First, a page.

Graveyard of Empires
by Eric Margolis: Turkey:
The Mother of Revolutions
In his majestic
poem "Recessional," Rudyard Kipling was writing of the
fading British Empire, but his words are as vivid and pertinent
today as a century ago:
our navies melt away –
On dune and headland sinks the fire –
Lo, all our pomp of yesterday
Is one with Nineveh and Tyre!
of war is to achieve political objectives, not to kill enemies.
the US has achieved nothing in Afghanistan after ten years of desultory,
destruction, and titanic expenditure.
So in this
sense, the United States has already lost the Afghan conflict, its
longest war. Militarily its forces have been stalemated, meaning
that it has lost the all-important military initiative and is now
on the strategic defensive. We have seen this before – in Vietnam.
Afghanistan fulfills its grim title as "graveyard of empires."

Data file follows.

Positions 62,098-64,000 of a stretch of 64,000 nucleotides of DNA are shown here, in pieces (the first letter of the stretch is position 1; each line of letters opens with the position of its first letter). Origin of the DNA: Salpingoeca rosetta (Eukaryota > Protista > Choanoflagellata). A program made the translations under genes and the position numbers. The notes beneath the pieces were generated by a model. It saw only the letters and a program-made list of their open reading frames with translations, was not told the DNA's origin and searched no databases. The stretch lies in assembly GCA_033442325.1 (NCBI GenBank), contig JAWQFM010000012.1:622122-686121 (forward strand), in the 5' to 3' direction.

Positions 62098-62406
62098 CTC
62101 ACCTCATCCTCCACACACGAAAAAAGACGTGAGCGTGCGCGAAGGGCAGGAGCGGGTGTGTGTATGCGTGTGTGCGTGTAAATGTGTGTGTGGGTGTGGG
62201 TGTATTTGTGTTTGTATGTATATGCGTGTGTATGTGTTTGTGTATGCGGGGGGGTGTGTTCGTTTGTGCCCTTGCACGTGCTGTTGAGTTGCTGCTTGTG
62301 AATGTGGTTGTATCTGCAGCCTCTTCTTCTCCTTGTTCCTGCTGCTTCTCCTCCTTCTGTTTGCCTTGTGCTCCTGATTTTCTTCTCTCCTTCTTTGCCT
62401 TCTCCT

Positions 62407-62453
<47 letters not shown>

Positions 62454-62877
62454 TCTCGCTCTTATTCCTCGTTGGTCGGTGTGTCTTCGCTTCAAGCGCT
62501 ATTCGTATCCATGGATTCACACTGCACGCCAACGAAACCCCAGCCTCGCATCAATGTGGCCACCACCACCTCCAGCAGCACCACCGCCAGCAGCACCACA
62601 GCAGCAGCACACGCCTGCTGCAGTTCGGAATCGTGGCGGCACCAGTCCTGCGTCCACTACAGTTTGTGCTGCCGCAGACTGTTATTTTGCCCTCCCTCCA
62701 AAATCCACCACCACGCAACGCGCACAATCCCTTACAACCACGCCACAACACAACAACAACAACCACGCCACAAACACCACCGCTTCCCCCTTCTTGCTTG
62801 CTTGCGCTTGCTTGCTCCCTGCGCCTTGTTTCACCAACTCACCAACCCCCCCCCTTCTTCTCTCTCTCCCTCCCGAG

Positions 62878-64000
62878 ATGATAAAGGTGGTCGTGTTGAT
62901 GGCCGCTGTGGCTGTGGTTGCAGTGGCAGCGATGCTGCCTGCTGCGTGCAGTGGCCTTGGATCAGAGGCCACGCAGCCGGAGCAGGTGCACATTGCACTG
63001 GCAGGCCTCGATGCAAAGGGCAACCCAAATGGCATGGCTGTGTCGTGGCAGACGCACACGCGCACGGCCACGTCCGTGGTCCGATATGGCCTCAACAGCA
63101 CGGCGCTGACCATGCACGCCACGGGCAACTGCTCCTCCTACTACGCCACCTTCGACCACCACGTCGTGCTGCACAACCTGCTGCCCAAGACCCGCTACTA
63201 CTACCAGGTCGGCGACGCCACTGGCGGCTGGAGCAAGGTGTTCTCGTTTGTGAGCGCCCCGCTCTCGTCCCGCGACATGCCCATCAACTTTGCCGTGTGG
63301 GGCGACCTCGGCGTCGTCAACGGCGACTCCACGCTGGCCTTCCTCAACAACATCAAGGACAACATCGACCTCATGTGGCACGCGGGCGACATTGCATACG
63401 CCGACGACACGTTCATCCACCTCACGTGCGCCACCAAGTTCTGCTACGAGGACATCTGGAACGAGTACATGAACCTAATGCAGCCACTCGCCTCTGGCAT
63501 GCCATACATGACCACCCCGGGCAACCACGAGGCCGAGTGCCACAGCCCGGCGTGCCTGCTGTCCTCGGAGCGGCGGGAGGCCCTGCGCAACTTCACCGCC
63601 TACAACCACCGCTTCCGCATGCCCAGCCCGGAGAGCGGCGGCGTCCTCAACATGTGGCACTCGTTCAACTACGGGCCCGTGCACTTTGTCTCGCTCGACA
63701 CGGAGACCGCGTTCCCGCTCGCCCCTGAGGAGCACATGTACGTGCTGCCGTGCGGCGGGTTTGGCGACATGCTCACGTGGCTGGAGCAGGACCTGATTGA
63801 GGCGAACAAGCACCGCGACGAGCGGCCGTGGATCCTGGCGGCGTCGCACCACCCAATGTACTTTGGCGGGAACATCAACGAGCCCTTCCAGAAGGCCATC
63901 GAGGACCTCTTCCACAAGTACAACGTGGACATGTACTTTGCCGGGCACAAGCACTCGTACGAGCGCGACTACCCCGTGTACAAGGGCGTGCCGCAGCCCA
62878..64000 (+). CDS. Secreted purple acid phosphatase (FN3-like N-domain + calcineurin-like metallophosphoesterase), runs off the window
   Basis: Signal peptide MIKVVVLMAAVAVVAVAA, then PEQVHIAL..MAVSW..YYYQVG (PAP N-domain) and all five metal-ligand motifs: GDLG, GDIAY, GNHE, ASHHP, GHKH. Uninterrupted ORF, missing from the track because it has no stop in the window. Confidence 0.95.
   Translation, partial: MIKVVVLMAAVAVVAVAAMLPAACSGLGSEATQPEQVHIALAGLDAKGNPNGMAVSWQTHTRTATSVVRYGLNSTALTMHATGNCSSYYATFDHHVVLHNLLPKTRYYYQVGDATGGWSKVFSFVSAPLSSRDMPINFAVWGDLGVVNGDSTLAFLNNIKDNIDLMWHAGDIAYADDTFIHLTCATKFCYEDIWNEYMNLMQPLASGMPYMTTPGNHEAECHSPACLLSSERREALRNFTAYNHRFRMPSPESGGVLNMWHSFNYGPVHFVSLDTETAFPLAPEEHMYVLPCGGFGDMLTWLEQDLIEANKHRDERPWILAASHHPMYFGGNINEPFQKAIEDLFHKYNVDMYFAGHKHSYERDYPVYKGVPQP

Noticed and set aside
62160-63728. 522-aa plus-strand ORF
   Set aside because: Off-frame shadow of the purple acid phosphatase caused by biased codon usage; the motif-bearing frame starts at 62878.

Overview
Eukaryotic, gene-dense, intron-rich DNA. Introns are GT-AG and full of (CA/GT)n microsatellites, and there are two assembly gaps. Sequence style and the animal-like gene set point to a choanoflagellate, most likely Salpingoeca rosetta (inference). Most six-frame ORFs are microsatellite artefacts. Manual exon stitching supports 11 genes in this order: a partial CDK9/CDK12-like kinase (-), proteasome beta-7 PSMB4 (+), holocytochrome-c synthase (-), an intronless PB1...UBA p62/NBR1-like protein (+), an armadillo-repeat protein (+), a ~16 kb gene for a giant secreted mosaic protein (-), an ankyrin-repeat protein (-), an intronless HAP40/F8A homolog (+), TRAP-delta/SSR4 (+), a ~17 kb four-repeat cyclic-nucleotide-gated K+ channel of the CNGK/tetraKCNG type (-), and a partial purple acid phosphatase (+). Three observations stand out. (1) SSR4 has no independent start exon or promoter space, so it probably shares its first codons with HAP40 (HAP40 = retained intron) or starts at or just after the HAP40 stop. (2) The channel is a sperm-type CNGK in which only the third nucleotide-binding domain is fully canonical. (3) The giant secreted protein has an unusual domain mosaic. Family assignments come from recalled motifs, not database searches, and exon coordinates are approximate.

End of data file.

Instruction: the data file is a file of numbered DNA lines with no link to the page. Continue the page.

The US has
failed to install an obedient regime in Kabul that controls Afghanistan.
It has made bitter foes of the nation’s Pashtun majority, and, in
pursuing this war, gravely undermined Pakistan. Claims that US forces
were only in Afghanistan to hunt the late Osama bin Laden were widely
President Barack Obama bowed to public opinion, approaching elections,
military reality and financial woes by announcing he would withdraw
a third of the 100,000 US troops from Afghanistan by the end of
next summer. Pentagon brass growled open opposition. Obama should
have smacked them down, but did not, adding to the growing belief
that he is weak and overawed by the military chiefs.
US allies France
and Germany announced similar troops reductions. All foreign troops